Note: Outside of America, sulfate can be spelled sulphate and aluminum can be spelled aluminium. In Canada, we use both spellings of each word!
I know it's not easy to remember all of these things, but it's worth it. (Believe me, I don't remember even a tenth of our INCI names!) Make up a chart for the products in a searchable form on the computer and update it when you learn something new. I'm all for being loyal to our favourite suppliers, but sometimes you need faster service or a closer location to make body wash before you run out and have to go Wal-Mart to use something inferior to what you create in the workshop! If you know the INCI of your product, you won't end up ordering the wrong product. (If the supplier doesn't give you the INCI give that supplier a miss or ask them before spending a ton of money, if you have no other choice! They should have them easily available on their ordering sheet or the data bulletin for the product.)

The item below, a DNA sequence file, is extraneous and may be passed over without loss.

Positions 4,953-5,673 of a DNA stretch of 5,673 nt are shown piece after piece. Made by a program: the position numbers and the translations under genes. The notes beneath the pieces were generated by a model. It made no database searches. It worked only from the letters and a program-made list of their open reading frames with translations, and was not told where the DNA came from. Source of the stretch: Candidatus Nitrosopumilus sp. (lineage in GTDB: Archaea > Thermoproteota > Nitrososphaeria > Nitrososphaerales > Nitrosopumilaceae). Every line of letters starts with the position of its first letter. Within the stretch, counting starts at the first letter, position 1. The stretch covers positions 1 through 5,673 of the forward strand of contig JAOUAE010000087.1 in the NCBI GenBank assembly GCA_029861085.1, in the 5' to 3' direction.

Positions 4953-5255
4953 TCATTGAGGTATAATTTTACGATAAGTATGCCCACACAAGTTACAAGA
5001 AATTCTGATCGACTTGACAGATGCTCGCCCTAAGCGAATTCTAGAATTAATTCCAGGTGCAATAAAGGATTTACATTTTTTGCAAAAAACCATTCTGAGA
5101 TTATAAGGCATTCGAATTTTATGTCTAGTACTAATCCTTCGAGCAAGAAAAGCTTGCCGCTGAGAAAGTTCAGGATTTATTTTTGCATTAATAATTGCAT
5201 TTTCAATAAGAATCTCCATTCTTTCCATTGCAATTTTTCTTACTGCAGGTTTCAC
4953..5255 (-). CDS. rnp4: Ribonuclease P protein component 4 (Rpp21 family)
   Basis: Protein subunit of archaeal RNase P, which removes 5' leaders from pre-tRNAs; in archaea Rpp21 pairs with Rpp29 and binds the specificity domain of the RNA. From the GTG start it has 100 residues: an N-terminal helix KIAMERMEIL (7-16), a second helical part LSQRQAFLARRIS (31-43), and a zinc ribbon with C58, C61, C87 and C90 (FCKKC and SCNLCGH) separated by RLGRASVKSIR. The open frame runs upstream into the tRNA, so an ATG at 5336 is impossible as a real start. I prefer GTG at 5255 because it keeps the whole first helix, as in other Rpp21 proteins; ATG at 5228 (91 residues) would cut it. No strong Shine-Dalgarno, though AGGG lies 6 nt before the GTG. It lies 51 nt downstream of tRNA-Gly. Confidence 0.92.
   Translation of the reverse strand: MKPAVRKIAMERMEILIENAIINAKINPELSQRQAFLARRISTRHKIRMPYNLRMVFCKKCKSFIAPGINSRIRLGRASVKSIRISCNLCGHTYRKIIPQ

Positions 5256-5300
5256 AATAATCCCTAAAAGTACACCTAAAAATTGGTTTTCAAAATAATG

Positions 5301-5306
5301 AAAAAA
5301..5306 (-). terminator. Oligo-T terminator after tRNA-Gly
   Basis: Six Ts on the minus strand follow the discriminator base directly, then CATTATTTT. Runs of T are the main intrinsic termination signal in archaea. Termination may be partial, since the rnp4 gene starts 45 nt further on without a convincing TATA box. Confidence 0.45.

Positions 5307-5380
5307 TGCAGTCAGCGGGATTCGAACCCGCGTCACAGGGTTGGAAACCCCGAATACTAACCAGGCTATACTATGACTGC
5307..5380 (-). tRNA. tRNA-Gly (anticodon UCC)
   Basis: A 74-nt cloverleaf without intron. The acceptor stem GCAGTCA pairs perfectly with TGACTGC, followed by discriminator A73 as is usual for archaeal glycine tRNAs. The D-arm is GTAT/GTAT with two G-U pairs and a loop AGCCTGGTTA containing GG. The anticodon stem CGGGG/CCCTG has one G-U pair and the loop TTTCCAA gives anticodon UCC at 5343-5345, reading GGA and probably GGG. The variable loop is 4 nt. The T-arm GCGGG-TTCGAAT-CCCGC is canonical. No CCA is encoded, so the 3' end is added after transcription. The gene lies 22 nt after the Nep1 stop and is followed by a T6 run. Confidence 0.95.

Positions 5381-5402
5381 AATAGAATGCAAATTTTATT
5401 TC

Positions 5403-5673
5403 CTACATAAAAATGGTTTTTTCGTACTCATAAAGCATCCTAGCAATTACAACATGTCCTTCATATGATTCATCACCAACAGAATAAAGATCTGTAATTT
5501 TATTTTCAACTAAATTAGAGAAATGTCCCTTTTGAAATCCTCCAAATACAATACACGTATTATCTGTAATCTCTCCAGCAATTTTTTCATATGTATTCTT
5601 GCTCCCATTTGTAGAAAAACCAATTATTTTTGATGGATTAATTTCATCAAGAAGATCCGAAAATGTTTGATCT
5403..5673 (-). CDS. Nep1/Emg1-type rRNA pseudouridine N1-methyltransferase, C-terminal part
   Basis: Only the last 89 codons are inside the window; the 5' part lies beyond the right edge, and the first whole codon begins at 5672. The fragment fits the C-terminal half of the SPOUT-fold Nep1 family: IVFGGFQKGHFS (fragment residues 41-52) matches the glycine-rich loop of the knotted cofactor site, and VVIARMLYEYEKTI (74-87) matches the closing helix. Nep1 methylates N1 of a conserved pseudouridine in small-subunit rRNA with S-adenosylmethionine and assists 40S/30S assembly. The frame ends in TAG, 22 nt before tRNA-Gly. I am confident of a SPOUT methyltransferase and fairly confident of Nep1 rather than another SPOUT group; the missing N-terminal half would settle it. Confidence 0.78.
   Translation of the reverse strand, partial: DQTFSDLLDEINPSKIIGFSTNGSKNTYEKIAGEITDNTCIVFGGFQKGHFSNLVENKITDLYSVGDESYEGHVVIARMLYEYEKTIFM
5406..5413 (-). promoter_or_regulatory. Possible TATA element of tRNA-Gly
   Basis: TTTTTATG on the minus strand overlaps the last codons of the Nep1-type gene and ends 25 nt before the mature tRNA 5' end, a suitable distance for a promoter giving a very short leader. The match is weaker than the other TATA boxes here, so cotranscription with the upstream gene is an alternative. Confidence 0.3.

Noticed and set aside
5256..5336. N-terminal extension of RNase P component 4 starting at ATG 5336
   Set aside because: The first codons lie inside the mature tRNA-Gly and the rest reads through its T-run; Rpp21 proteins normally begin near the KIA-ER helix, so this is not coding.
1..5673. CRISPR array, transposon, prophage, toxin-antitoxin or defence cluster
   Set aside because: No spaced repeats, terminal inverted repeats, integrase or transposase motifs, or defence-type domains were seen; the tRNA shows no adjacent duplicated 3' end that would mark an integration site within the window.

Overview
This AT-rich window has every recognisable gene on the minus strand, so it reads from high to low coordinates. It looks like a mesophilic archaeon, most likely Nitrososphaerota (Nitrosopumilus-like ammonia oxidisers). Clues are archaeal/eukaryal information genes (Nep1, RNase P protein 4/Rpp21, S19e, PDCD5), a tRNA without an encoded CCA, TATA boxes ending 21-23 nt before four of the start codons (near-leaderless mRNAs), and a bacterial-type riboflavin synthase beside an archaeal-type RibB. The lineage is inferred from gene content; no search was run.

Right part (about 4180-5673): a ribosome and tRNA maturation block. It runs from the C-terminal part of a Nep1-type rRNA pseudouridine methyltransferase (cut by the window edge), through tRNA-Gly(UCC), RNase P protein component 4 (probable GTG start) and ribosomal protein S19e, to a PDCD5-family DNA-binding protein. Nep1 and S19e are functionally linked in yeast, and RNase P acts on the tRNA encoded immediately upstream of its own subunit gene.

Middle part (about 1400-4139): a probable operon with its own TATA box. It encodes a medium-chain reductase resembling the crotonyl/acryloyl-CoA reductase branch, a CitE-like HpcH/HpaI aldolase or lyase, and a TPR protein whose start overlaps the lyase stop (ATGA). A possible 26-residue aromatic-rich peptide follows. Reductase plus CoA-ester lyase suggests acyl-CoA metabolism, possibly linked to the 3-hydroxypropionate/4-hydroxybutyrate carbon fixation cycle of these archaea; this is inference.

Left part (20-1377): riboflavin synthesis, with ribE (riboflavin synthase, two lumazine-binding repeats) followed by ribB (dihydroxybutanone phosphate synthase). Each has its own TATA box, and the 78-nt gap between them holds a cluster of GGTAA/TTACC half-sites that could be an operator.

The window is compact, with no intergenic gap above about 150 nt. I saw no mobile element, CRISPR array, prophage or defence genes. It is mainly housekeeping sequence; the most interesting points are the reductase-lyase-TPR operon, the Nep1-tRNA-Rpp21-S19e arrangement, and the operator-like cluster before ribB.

READING INCI NAMES
As I mentioned above, a lot of suppliers will change the name of the ingredient they carry to represent their company or their core values. We have a lot of confusion about "conditioning emulsifier" and it helps to know the proper name of the ingredient so you aren't reliant upon one supplier.
Let's say you're interested in Coco SilkyCleanse from the Herbarie or Creations from Eden. Knowing that the INCI for this ingredient is disodium cocoamphodiacetate means I can go to the Personal Formulator or Of A Simple Nature (UK) and buy it there!
I try to use the INCI for ingredients like surfactants and esters because it makes it easier to find these ingredients in your local suppliers' stores, but sometimes they are simply too long to type!